I've been reading a lot lately about the pressures put on today's girls to be the all-around perfect teen: get the best grades, excel in sports or arts, and look like a runway model while doing it all. Since I design clothes for girls that are positive and inspiring, I'm always telling girls to "Dream Big," encouraging them to set their goals high and try their best to reach them. Today I'd like to emphasize the importance of "Dreaming Little" too.
When I was a teen, my dream was to become a novelist. I graduated high school and went on to study journalism in college, feeling that so many of my author heroes began as journalists, that if I followed in their footsteps and did well, I'd become a novelist too.
After college, I moved to New York City, got a job in broadcast journalism, and on the side wrote a novel. I spent two years working on a historical fiction novel set in the 1930's Florida Keys around the time of a real-life disasterous hurricane that took place there. I even went to the Keys and interviewed long-time residents and local experts to make my story authentic. And after two years of toiling over it, I began to edit and discovered that...it was baaaaaadddddd. Really, truly, genuinely unpublishable. Sure it had some good parts. Some of the characters were good. In some parts the writing worked well. I thought the premise was a good one (still do), but overall, it didn't come together. Afterward, I tried writing and submitting many short stories, poems, plays -- you name it. In came rejection after rejection. I was a capable writer, but not an outstanding one. Maybe years from now I'll be able to write and publish a good novel -- but most likely not. I know that now and accept it.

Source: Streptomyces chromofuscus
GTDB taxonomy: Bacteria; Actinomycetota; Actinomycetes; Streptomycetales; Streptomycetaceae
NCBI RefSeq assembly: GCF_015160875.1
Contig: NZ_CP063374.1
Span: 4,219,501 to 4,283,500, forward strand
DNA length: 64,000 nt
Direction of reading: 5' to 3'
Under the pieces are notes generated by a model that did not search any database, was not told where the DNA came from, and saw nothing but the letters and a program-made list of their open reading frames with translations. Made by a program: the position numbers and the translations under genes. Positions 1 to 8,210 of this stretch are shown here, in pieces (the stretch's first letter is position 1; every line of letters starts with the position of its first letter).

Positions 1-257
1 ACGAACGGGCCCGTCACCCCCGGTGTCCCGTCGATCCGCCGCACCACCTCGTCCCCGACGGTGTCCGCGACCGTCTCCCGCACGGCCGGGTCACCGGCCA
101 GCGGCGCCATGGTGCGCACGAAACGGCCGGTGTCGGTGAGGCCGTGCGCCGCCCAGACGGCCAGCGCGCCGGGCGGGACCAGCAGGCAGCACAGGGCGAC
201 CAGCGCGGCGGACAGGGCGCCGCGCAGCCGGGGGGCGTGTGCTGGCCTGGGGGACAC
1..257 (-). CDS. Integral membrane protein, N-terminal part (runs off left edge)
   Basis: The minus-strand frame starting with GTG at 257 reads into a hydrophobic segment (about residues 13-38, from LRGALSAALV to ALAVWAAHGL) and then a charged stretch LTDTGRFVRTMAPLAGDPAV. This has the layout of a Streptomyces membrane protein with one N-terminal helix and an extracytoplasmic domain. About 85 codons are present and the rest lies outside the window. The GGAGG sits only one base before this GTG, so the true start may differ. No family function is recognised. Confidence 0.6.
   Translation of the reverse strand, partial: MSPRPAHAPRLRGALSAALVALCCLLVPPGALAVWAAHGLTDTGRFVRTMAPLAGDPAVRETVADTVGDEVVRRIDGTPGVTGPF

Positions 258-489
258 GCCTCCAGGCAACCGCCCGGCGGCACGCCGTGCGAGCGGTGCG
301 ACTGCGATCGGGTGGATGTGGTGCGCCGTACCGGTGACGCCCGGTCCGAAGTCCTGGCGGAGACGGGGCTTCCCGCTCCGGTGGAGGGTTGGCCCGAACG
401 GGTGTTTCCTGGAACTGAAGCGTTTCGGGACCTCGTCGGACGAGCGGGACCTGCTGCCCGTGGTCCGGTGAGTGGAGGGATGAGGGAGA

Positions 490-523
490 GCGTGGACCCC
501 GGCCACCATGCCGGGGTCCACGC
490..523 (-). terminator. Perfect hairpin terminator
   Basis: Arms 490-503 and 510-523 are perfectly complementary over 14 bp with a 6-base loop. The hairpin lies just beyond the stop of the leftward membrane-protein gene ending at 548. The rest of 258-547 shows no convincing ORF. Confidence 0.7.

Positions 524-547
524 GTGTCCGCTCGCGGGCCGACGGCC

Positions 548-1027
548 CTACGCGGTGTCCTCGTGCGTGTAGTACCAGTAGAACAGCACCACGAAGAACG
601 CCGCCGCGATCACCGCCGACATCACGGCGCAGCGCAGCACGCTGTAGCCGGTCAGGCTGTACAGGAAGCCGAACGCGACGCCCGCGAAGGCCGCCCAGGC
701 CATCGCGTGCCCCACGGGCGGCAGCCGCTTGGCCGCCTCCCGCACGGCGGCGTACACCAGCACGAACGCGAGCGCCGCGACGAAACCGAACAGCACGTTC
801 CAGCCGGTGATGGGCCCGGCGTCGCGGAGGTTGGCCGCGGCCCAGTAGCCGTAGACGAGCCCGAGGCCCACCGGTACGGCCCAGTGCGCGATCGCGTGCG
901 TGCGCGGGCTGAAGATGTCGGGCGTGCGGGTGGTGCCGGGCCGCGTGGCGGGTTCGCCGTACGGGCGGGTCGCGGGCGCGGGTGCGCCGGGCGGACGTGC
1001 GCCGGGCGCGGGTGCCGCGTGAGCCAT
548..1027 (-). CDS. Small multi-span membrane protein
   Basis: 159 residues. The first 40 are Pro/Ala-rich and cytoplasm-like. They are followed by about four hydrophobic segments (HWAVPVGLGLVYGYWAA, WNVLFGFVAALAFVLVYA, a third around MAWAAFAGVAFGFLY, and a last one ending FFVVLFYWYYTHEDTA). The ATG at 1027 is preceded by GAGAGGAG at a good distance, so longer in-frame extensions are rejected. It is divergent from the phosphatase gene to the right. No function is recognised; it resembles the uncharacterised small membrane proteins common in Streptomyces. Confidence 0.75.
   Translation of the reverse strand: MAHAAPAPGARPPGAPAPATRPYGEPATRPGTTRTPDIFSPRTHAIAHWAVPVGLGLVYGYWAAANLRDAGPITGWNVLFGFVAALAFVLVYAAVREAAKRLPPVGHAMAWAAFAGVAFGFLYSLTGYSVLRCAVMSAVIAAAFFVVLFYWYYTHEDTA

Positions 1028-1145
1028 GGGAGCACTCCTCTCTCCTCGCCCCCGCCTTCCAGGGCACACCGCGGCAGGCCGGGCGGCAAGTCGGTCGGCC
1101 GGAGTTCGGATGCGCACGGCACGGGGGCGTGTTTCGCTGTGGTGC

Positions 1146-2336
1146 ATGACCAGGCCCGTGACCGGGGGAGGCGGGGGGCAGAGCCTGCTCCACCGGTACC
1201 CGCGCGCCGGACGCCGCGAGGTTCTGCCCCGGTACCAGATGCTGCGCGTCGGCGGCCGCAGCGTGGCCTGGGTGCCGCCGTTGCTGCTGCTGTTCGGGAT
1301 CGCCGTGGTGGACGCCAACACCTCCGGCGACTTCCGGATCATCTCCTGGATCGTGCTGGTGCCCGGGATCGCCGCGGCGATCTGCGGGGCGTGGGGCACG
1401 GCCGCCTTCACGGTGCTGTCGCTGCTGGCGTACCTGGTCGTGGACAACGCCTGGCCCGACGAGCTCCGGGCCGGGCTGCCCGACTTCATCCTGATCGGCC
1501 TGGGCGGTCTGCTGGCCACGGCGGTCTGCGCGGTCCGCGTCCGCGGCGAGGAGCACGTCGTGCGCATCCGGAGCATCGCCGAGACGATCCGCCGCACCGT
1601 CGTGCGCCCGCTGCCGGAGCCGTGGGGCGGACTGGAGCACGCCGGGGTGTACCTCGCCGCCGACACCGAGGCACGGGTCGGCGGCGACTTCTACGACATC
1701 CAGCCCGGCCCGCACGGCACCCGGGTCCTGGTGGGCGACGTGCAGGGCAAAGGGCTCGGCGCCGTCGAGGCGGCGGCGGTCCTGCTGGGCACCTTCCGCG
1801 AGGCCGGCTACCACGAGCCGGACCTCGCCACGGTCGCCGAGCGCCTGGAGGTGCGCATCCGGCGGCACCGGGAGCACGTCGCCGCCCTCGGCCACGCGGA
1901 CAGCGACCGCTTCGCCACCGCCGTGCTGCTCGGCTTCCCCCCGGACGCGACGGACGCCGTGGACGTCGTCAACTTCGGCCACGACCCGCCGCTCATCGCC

So then what? I had kept my day job, thank goodness, so I wasn't a starving artist. I pursued my passion of sailing. I met a great guy and married him, and we both achieved our dream of having a family. And now I've started a business, which is another dream of mine. These last few dreams are ones many people share. They're pretty common. I call them little dreams. They won't bring fame and fortune, but they bring me a great deal of happiness.
And that's my point. As my daughter grows, I will continue to encourage her to follow her dreams, as grand as they may be. I will do whatever she needs me to do to help her achieve them. But I also will teach her about the importance of having little dreams too. Actually, to have many dreams -- as many dreams as she can! If all of them come true--wonderful! But if some of the big ones (or little ones) don't, then that's okay. Accept it, and move on to making another dream come true. Just as long as she has some dreams and can realize some of them, then I think she'll be okay. And I think that's an important point to make for girls (and boys) everywhere. Only a few of the thousands of school-age athletes or actors or artists ever go on to become professionals. But that's okay. Just because you don't play professional soccer doesn't mean you can't play soccer at all and enjoy it. And if we teach girls to have many dreams -- big, medium-sized and little -- then we'll teach them to rebound from the hard knocks in life and still be happy.
'Til next time,